Paul Bürde was best known as a genre painter in mid-19th century Berlin. He participated regularly in the city’s annual Academy of Art exhibitions from the age of 23, entering scenes of family life as well as grander compositions. He was also known as a lithographer, and his prints portraying government officials and musicians who served the Berlin court brought him fame.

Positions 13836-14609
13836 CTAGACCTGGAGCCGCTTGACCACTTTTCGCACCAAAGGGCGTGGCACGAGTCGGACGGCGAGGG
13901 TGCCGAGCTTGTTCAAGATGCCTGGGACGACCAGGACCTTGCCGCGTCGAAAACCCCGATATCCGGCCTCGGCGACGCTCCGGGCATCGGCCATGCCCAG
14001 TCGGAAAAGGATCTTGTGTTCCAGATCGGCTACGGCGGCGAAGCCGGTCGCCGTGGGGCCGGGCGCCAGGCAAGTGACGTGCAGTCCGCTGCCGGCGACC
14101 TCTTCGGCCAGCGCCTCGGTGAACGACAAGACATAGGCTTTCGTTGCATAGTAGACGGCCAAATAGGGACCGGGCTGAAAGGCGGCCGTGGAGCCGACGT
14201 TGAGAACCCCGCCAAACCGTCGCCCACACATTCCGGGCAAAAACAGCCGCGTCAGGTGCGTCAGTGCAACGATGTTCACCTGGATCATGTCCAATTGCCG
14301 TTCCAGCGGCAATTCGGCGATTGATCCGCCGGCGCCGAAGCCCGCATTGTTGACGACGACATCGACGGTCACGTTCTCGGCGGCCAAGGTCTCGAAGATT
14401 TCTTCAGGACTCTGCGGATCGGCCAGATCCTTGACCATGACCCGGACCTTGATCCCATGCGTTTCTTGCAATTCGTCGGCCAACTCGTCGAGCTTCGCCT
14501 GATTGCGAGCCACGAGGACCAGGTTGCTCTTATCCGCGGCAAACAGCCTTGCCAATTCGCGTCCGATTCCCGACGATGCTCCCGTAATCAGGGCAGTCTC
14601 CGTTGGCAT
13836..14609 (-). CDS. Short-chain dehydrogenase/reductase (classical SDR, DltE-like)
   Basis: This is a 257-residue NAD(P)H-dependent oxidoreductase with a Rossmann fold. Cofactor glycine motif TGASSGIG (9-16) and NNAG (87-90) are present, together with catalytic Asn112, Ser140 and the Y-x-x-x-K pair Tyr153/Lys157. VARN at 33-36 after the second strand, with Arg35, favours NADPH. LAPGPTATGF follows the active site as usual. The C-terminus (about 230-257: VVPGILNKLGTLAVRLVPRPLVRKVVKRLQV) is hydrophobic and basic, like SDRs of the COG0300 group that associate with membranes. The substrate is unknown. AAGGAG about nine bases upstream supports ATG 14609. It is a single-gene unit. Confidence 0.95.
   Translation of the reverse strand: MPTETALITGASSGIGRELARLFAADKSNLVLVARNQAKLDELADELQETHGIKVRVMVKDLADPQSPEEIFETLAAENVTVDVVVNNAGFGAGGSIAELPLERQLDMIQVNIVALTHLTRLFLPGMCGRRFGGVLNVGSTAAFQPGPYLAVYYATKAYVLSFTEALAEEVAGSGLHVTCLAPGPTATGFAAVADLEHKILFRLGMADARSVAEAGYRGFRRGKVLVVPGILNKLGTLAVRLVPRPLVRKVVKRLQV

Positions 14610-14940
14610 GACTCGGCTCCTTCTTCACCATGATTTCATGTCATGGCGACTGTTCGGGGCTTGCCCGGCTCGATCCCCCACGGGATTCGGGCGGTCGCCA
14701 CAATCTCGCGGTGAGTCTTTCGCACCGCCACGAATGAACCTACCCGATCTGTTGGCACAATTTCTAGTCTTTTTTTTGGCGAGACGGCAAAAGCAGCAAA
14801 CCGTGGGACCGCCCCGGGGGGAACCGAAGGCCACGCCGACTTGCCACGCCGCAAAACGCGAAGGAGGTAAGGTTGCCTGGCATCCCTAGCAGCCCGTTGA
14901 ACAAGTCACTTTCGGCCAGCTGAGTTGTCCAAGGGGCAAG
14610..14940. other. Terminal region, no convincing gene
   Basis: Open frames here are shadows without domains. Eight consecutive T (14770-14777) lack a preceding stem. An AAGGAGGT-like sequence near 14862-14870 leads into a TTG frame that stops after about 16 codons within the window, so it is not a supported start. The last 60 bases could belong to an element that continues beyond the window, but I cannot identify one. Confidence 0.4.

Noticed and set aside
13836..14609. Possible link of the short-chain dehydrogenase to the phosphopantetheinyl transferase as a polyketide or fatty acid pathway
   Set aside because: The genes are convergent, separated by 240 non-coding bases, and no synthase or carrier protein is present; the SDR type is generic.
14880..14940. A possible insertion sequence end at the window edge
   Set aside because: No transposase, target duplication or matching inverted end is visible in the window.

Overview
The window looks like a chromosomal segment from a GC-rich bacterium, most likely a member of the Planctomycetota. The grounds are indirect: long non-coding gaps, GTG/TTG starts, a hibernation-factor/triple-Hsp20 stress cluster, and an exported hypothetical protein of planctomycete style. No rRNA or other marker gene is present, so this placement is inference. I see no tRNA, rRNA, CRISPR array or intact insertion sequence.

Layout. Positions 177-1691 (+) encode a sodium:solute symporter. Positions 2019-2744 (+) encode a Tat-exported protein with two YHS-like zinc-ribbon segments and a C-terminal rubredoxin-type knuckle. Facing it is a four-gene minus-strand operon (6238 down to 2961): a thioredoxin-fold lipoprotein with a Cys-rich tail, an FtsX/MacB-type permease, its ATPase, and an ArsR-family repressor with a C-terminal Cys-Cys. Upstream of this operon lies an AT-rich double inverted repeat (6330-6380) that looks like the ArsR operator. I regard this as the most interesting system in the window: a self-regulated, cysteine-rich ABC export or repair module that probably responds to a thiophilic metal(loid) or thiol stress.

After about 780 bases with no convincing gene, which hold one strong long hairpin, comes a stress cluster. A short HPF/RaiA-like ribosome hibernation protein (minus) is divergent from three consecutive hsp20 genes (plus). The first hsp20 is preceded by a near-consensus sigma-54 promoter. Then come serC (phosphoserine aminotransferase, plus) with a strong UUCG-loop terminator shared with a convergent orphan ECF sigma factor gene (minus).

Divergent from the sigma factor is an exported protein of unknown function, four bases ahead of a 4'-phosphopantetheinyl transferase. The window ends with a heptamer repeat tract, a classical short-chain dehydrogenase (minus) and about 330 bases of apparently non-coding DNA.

In this painting, townspeople gather in a forest clearing to hear an impassioned religious service. As in the United States, the 19th century in Germany was a time of religious renewal, especially in the Protestant North. Bürde emphasizes the simplicity of this fervor as the preacher in the center spreads the word of God without lavish ceremony or liturgical objects. The glorious light filtering through the trees symbolizes God’s presence in nature, a Romantic notion brought to a specifically religious subject. Not everyone pays equal attention to the preacher, however. A man sleeps at right, and a group of boys lounges on the grass in the right foreground while one of them throws a stone at the young lady at left. This painting is most likely the one Bürde is known to have shown in the 1870 Berlin Academy exhibition where it was entitled A Religious Service in the Woods near the Baltic Sea.